Jaime Barnes is happy to be back home. A San Antonio native who received her bachelor’s degree from The University of Texas at Austin, Barnes left the Lone Star State to pursue her graduate education. Now, the assistant professor at the Jackson School of Geosciences returns to Austin having built an impressive standing in the field of geochemistry for her groundbreaking work with chlorine isotopes.
Barnes studies high-temperature fluid-rock interactions. The research she began as a doctoral student at the University of New Mexico focuses on serpentinites, hydrated pieces of the ocean crust. Serpentinites have recently come into vogue among geoscientists as indicators of volcanic and earthquake activity related to subduction zones. The rock contains a great deal of water and when it dehydrates–as a result of sinking to certain depths through the subduction of ocean slabs, for instance–it releases a lot of fluids that can include chlorine and other highly saline yet soluble elements.
Using ocean drill cores obtained through the Integrated Ocean Drilling Program, Barnes has analyzed samples for chlorine isotopes and then tracked the origin and concentration of serpentinites, and whether they are feeding into (or off of) volcanoes, or triggering earthquakes. She has also taken a more direct approach, collecting samples from Poás Volcano in Costa Rica.
Within the field of geochemistry, chlorine isotopes have rarely been used for this purpose, compared with oxygen or hydrogen isotopes, “probably because they’re a pain in the butt,” Barnes jokes. Scientists first measured chlorine isotope ratios in the 1960s, but the method to extract chlorine from rock and turn it into a gas to analyze in a mass spectrometer is complex.
“There’s a lot of chemistry involved and it’s not easy,” Barnes says, “and the gas that they were sticking into the mass spectrometer was hydrochloric acid, which is not the best thing to stick into an analytical instrument. You produce this nasty gas and then the precision wasn’t very good and didn’t look like it was going to tell you all that much.”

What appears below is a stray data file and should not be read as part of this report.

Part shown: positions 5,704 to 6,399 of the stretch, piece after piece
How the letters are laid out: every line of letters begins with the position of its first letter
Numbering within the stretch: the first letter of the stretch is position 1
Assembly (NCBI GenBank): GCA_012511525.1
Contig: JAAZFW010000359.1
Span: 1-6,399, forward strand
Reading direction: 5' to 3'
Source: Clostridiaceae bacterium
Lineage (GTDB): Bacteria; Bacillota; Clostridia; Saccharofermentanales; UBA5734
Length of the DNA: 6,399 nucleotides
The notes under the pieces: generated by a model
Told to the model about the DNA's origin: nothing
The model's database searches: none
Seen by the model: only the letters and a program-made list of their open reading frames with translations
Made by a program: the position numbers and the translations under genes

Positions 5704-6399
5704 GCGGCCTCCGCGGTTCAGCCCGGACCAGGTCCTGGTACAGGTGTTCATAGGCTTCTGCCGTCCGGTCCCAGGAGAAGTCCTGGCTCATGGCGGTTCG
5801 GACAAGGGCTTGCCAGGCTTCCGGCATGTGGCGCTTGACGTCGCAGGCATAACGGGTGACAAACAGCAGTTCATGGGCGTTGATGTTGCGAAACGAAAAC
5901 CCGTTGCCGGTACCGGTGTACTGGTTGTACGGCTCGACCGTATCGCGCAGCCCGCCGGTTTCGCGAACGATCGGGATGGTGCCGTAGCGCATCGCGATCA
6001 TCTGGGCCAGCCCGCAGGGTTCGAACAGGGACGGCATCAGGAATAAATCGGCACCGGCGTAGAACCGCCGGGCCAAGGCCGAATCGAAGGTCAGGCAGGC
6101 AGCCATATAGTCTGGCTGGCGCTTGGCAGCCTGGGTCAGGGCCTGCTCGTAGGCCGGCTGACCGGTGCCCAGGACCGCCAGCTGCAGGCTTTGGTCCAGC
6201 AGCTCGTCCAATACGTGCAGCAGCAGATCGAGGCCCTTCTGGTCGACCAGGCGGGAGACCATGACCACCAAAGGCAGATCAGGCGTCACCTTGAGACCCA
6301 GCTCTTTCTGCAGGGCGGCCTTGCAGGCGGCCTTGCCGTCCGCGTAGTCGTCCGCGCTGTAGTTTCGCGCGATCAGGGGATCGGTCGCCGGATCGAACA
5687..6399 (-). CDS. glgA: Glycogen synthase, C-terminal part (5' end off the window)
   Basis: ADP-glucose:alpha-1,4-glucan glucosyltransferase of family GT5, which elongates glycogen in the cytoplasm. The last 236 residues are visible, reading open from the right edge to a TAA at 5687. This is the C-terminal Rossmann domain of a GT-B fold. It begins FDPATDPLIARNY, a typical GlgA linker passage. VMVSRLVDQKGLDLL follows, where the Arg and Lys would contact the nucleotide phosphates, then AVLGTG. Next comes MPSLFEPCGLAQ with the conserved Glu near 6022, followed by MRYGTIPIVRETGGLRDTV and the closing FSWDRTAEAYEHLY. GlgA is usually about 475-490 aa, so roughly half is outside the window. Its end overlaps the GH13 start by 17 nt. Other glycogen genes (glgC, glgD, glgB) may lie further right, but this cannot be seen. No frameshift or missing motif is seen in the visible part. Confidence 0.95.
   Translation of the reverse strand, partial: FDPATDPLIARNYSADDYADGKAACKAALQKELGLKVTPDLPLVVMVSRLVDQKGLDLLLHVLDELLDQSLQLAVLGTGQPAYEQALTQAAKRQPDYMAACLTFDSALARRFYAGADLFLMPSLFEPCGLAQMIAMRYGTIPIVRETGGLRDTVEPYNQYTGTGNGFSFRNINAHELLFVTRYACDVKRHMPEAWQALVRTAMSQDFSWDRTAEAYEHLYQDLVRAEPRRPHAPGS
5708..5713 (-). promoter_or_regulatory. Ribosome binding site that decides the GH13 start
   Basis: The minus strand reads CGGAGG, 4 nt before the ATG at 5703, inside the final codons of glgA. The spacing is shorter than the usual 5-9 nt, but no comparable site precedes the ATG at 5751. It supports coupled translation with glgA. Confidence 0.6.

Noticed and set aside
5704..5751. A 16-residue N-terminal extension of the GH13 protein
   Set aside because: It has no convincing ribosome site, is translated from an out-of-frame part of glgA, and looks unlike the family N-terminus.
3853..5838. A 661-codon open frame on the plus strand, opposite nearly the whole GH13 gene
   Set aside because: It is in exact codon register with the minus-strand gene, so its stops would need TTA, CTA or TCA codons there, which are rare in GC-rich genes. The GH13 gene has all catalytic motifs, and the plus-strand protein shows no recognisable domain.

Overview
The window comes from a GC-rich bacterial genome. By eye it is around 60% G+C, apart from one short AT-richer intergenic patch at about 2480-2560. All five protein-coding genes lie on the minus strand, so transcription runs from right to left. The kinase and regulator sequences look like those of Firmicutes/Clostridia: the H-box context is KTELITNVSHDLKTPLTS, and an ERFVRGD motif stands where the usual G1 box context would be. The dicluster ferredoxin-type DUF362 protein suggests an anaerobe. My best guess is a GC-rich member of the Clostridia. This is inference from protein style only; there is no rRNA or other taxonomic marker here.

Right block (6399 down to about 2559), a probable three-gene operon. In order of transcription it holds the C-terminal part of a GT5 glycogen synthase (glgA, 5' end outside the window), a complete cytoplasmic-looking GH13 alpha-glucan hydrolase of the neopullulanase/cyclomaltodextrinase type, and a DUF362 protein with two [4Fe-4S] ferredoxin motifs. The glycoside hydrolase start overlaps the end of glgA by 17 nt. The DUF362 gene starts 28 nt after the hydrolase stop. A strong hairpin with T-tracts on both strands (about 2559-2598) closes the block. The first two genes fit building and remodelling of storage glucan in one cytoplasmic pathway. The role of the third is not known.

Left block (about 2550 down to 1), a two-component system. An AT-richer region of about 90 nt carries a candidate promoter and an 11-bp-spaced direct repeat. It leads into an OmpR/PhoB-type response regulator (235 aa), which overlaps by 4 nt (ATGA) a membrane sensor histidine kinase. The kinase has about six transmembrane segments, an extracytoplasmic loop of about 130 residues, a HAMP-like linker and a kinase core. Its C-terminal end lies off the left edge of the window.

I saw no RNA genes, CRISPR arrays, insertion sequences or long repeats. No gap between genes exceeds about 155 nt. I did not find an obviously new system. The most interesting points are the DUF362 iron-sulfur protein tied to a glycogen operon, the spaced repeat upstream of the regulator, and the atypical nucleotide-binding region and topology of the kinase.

In the 1990s, geochemists figured out a way to measure chlorine isotopes without creating hydrochloric acid while improving the precision, but few researchers jumped at the advances. So when Barnes came along in search of a tracer for serpentinites, she practically had the discipline to herself.
Barnes spent two years learning extraction and purification methods for the chlorine isotopes, until she was able to accurately analyze the trace amounts present in rocks and minerals. Part of her doctoral research, in collaboration with advisers and colleagues, contributed to a better understanding of the cycling of chlorine and its isotope composition among the planet’s mantle, crust, and meteorites.
“I’ve been very busy with it, and people seem to be very interested now partly because there’s a lot of interest in serpentinites and subduction zones, and also the chemistry of saline fluids,” Barnes says. “There’s not that much that’s been done on it, so it’s kind of a wide-open field.”
Her pursuits into a less-explored corner of the geosciences have rightfully earned Barnes recognition from her peers. She won the L’Oreal USA for Women in Science Fellowship as she was completing her doctorate degree. In 2009, the Geological Society of America presented her the Outstanding Woman in Science Award, an annual honor bestowed to women whose doctoral research has a profound impact in the field of geosciences.
Barnes says the awards have led to exciting collaborations with other researchers from around the world, particularly those who want to tap into her experience with chlorine isotopes. At the Jackson School, the mass spectrometer that Barnes uses in her lab is one of just a few in the world configured for chlorine isotopes. She also recognizes that she is among a few women working in a field traditionally dominated by men, and she hopes to encourage Texas students to strike off on their own pioneering paths in the geosciences.
Among her ongoing projects, Barnes is studying the chlorine composition of lunar rocks, which have very a different isotope value than terrestrial samples, which puzzles geoscientists.
“The moon was created from a large impact, smacking into the Earth, and then the material coalesced to form the moon, so why is the chlorine composition so different?” Barnes says. “What does that tell us about the formation of the moon?”
She also plans to investigate whether she can use chlorine, which often bonds with metals, to trace the original sources of economic ore deposits.
“I end up doing a lot of chlorine work primarily because there’s not a whole lot of labs that do it,” Barnes says. “It has started out with this little trail, and it’s become bigger and bigger.”
Of course, back home in Texas, everything is bigger, as they say, and Barnes is poised for grand opportunities at the Jackson School.
By Joshua Zaffos
For more information about the Jackson School contact J.B. Bird at firstname.lastname@example.org, 512-232-9623.